If you have a UV5R radio you know out of the box the squelch settings are wrong. There are fixes here and there and do work in a perfect world. However the world is not perfect and for me even less so. I have a cell tower within a block and a half from me and street lights that the city say are not monitored remotely, but are monitored remotely. And then I have all manor of electronic devices around me. So this little radio will waste it's juice airing different radio bursts that I don't really want to hear. So this was my numeric fix for this crappy little radio. So far I'm riding on setting 6 at work.
You'll notice I didn't go to 100%. Yeah after 65% if you're not standing on top of the person you're not hearing them.
Addendum: I call the radio crappy but don't get me wrong. I like this little radio and all it's little brothers and sisters I have in my junk drawer. Best 20$ I ever spent. It got me into amateur radio. And if I loose it, get's damaged or it goes scuba diving in the toilet I truly don't care. 20$ and it's replaced. Just like my budget Craig Action Cam(GoPro look alike), do you want to loose 400$ or 15$ on the milsim battlefield?
This is the first test in the line of probably many. I have spent quite a bit of money playing around with failed antennas. So this time around I'm trying to almost solely use junk to prove it works first. I got a few variable caps from Milton the other day, unfortunately they just weren't big enough for this project. However they do work for fine tuning. The cheapest cap I could find online for power was 55$. Nope, not spending 55$ to find out it really doesn't work. So I came up with this idea for a capacitor. Not sure what it's capacitance is as the battery in my meter went dead this morning while testing it. It currently works only on 20m even though it's design is for 40m. Later today I'll setup in the yard to test it on battery power. Maybe try the LiFePO4 batteries too.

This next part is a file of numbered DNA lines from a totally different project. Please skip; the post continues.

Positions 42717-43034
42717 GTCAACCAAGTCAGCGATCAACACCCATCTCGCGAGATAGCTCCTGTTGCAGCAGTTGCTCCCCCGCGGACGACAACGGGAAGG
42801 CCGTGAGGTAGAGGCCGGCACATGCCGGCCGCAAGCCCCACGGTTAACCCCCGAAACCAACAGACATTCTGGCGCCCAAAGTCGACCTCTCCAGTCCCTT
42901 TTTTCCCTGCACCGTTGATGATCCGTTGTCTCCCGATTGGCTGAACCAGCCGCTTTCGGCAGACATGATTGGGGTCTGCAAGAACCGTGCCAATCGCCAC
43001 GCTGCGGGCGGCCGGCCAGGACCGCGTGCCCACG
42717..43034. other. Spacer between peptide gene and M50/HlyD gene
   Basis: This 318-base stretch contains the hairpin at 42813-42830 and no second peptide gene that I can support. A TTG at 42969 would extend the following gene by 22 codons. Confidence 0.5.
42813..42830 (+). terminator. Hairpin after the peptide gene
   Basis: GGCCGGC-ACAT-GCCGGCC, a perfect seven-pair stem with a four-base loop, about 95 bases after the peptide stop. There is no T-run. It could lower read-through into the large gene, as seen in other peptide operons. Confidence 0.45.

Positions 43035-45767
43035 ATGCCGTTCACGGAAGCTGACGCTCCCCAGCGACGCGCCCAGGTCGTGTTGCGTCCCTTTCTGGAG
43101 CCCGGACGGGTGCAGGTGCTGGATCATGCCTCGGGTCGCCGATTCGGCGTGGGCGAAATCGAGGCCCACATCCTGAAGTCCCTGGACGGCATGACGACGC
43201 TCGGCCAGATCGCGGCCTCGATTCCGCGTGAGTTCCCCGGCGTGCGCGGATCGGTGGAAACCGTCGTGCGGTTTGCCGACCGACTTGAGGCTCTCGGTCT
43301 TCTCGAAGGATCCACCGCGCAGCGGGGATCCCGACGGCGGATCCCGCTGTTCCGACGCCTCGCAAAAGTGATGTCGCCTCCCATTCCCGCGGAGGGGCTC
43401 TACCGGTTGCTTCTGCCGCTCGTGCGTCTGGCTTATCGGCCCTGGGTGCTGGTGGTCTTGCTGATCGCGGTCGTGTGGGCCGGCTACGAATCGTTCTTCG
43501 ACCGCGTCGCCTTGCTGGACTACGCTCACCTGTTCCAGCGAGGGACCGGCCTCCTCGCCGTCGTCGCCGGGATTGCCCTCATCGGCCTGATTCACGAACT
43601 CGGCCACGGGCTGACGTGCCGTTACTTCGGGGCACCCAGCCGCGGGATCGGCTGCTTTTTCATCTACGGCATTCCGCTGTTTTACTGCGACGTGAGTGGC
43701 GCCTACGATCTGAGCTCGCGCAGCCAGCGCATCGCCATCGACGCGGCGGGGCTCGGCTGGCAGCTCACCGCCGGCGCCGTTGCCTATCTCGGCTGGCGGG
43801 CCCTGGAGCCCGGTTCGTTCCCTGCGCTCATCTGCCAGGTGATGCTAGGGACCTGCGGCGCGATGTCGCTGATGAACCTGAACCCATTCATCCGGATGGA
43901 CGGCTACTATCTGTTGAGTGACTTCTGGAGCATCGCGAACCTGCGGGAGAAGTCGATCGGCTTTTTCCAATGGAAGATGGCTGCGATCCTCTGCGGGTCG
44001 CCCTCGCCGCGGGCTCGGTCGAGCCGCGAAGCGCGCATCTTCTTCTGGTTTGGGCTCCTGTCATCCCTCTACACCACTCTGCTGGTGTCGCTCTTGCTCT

I did take it to the yard and got one QSO with AF6O in California. That was the point I realized I wasn't feeling very good and packed it all up and went back inside.
Well I will be selling them based on their performance. The job bought me this charger to get them going and tested. Took a bit to figure out as the instructions only covered operation and not connection. On airsoft battery chargers they just plug in on the 5 pin cable. On this it charges from the big cables and little cable do the load balance. Very weird way of doing things but no big deal. The instructions should very much have this picture to explain that. Not sure why the indicator on the charger doesn't jive with the meter I have direct to the batteries.
Had an awesome time at Randy's birthday party.
From left to right: Me KI5CEY, Randy KC5TIL, Rusty WD5RP, Milton N5TDX, Bob WB5WLZ, Mike N5INP and Gary W5GGH